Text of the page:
I can’t recall another moment when the history of this country has been so at odds with its future. Our political institutions are in peril; environmental catastrophe grows nearer every day, and the disparity between the haves and have-nots has never been greater. It is, in other words, the perfect time for a book such as “The History of the Future,” which pulls no punches as it investigates the foibles of our nation through a series of eight warning essays.
In many ways, Edward McPherson is like a tour guide to the ordinary places in our lives — Dallas, St. Louis, North Dakota, Los Angeles — but he also knows what’s hidden under the manhole covers of New York City and in the desert sands of the Southwest. And with subjects ranging from the Manhattan Project to the Bakken oil boom, and from the St. Louis arch to the assassination of President John Kennedy, he proves himself to be a master chronicler of our nation’s incongruous trajectory.
In “End of the Line” — an essay about the history of tunnels and the subway in New York, the city’s great essayists, 9/11, memory and nostalgia, to name a few of its subjects — McPherson writes: “That the brain is wired to deceive us — to conflate past and present — seems to be an evolutionary advantage.”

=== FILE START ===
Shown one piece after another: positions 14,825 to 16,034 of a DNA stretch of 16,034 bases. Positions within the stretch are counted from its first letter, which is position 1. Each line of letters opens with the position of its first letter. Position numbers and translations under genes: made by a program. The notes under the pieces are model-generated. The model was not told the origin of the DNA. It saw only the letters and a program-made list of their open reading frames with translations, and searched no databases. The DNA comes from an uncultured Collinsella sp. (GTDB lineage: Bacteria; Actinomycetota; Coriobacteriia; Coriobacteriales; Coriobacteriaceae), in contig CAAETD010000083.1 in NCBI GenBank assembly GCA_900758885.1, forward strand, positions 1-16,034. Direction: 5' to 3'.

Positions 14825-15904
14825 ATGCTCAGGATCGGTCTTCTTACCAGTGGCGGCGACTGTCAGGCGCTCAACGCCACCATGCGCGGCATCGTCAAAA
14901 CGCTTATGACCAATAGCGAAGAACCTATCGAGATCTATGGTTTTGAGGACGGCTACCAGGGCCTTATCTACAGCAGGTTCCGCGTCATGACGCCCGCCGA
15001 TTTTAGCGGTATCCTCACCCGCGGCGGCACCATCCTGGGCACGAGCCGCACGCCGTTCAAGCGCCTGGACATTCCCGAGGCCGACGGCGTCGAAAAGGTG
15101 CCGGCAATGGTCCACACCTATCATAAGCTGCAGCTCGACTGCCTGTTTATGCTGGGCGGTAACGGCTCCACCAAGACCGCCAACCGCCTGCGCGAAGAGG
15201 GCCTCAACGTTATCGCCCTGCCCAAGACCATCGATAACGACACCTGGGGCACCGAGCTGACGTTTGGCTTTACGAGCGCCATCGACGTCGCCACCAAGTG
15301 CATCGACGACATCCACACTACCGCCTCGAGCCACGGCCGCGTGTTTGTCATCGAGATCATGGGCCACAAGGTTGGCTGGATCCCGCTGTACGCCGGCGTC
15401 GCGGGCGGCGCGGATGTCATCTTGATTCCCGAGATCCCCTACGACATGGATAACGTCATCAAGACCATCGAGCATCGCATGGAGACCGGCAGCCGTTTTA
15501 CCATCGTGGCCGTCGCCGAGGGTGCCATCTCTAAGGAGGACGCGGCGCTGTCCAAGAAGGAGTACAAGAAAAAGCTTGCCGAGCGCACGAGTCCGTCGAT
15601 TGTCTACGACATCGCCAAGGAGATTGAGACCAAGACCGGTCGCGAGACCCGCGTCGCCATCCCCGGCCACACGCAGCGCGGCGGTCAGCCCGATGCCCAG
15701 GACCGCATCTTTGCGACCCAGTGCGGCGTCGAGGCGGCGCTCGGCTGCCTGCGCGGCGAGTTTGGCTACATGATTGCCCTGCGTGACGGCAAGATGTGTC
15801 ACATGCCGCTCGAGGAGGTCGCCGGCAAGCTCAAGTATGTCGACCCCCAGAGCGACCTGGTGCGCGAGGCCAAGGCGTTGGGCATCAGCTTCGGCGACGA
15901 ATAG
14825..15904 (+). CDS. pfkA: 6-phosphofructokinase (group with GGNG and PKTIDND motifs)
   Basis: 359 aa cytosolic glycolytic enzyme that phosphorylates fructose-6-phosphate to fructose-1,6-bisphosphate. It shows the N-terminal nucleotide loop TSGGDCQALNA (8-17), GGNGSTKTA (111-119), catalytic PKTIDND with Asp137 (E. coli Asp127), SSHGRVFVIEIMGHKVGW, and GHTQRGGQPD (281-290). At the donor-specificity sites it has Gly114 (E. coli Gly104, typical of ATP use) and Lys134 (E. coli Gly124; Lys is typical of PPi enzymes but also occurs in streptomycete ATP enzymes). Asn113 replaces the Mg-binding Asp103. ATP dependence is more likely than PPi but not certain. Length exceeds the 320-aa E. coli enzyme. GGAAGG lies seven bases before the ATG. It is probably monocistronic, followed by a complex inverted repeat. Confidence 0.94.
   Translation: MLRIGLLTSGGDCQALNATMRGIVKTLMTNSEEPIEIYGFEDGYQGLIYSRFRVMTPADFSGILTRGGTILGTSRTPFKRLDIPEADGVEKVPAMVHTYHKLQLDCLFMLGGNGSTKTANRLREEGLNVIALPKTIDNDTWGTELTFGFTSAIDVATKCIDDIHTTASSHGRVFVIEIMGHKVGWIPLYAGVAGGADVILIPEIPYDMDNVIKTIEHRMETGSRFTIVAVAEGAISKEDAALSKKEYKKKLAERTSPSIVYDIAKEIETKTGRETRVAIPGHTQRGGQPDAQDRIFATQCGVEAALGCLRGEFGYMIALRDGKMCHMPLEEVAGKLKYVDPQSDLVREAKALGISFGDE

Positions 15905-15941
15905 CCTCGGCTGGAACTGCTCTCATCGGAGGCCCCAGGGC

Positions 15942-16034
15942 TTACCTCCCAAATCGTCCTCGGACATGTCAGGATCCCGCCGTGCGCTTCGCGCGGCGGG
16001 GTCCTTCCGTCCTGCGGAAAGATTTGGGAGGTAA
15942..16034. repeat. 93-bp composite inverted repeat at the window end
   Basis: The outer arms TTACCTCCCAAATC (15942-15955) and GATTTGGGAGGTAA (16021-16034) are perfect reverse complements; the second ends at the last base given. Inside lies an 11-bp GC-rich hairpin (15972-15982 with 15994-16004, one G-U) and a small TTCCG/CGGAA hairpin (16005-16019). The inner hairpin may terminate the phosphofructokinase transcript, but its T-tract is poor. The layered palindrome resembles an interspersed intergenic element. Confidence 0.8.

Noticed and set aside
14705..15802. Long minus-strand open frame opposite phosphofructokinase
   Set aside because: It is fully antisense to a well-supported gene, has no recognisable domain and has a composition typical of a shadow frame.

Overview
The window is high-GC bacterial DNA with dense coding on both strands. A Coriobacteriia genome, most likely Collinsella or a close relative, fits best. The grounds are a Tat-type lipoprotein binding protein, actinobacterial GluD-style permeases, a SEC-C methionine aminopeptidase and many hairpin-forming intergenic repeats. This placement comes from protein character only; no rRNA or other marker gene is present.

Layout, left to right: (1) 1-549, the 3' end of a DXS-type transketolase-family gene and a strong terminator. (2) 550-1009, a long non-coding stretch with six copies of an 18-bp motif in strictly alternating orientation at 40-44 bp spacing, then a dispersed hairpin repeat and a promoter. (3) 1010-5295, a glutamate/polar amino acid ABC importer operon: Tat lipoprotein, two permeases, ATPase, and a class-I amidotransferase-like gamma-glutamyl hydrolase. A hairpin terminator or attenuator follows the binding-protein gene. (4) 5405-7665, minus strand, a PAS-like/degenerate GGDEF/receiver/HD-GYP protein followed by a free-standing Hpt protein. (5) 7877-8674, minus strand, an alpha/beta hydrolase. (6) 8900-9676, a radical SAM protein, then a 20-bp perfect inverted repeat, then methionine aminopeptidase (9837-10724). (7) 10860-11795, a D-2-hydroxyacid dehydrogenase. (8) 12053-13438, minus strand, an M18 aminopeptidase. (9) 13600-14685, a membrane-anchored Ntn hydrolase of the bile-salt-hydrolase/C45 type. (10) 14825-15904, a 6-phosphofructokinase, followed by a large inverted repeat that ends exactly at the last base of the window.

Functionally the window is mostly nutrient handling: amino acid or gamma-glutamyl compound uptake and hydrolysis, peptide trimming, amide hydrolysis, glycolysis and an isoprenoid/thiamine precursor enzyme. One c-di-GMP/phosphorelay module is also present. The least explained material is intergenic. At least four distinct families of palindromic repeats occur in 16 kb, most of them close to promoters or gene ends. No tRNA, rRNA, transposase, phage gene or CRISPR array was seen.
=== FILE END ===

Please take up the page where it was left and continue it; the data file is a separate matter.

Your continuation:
Here and elsewhere, McPherson implies that our memory and the trauma that attends the worst of it is something we pass from one generation to the next, individually and collectively as a society. The history of the future, in other words, is not only already written in the past, but it is in many ways unavoidable.
Take the matter of the North Dakota oil boom as an example. Despite all our knowledge on the perils of the fossil fuels industry, we continue to mine the earth of her natural resources in a way that virtually guarantees our decline, if not our decimation. Why? Wanton greed and hubris are in no small part to blame. But McPherson suggests that the real and more appalling reason we continue our assault is because we so willingly look away from the lessons of science and history.
It seems appropriate that McPherson ends his collection with an essay about bunkers designed to save us after the apocalypse. After all, the culminating effect of reading this book is one of despair. History has repeated itself in ways big and small, but one of the constants of the world we’ve made is that we’ve often looked for ways of destroying it. The Civil War, the Cold War, nuclear proliferation, environmental disaster, we’ve stood by for all of it.
McPherson has written a book for our times, one that hopefully doesn’t signal the end of them.
Peter Geye is the author of the novel “Wintering,” due in paperback in May.
The History of the Future
By: Edward McPherson
Publisher: Coffee House Press, 268 pages, $16.95.
Event: 7 p.m. May 3, Magers & Quinn, 3038 Hennepin Av. S, Mpls.